Ideas about links between physics have been popularised by some talented writers. Fritjof Capra, with his book The Tao of Physics, which argued that there is a strong link between conceptions of nature found in quantum theory and strands of eastern mysticism, specifically Hinduism, Buddhism and Taoism. Capra suggested that scientists are finding out that nature really works the way that mystics have long realised: it is interactive, indeterminate and doesn’t distinguish between subject and object. A similar picture of the ‘new physics’ and mysticism is painted by Gary Zukav in The Dancing Wu Li Masters.

Sociologist Sal Restivo decided to examine these claims: He found that the alleged link between physics and mysticism can’t be sustained. Capra picked out certain features of physics and certain features of Eastern traditions and found similarities. But, Restivo argues, if you picked out different features of quantum theory or different features of mysticism, or both, quite the opposite conclusions could be reached.

In fact, by picking examples appropriately, you could find similarities between mysticism and old-style, billiard-ball, Newtonian physics.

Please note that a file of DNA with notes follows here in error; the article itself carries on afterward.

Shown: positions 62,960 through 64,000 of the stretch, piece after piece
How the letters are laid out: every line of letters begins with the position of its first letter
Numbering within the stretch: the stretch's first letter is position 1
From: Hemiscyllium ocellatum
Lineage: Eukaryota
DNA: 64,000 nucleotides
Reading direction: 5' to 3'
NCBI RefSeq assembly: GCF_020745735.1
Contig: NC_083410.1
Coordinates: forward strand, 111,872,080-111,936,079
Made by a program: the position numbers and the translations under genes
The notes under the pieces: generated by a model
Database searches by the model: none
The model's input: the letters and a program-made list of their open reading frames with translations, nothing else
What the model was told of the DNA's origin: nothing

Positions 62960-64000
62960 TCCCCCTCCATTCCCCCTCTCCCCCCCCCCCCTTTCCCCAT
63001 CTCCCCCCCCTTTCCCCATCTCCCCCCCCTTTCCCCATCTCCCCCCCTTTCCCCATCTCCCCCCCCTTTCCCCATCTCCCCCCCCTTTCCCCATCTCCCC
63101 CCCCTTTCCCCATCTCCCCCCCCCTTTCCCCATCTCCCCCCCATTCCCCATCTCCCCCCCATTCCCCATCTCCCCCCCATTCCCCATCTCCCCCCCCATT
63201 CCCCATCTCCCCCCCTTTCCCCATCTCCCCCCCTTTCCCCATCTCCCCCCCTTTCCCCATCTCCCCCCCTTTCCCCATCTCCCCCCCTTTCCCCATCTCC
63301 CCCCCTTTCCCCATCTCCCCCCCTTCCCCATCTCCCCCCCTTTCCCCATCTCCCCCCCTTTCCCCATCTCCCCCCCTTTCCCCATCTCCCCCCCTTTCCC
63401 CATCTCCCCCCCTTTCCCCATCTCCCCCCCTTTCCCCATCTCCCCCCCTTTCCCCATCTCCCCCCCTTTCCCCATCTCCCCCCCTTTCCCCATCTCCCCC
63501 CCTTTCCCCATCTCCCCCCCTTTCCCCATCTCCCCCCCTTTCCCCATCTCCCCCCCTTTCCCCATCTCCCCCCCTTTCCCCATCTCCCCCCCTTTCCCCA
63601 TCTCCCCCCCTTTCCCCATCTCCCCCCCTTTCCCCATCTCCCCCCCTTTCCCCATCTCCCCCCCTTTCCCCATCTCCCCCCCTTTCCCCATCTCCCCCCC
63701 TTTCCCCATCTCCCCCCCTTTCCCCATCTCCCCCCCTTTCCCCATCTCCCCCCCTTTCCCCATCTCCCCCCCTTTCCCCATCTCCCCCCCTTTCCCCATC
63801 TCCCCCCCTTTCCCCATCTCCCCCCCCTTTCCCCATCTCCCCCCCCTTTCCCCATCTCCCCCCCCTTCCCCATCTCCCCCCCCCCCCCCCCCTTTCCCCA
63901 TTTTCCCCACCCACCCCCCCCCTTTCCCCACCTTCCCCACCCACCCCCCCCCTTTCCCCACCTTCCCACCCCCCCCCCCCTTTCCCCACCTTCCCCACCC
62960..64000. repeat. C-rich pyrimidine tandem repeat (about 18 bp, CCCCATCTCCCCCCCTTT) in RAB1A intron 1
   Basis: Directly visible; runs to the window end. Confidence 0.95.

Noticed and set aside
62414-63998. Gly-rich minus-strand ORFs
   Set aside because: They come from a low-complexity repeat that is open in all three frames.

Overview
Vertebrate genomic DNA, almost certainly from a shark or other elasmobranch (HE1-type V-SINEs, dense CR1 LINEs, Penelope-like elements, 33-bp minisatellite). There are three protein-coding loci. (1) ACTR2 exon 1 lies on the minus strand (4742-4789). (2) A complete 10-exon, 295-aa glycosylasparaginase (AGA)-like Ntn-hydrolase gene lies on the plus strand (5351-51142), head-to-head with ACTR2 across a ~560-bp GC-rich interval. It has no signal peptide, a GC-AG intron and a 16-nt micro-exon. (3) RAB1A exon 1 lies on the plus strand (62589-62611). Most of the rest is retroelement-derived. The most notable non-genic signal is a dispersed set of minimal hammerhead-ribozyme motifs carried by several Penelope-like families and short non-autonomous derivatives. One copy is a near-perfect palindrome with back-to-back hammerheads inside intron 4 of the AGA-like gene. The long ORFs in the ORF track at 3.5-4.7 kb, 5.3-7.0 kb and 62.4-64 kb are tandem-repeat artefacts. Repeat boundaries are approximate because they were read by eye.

Whose arguments should you believe, Capra’s or Restivo’s? Ideally, people should make up their own minds after carefully studying both sets of arguments. But very few do this. Capra’s work is widely known but Restivo’s is virtually unknown. Why? One reason is that Restivo only published his ideas in a densely written academic tome entitled The Social Relations of Physics, Mysticism and Mathematics. But there is another reason. Many people want to believe what Capra has to say. They want to believe that nature is on their side. Many environmentalists want to believe that nature – nuclear processes as well as forests and oceans really is interactive, holistic, non-hierarchical and mysterious. If nature is this way, then society should be too.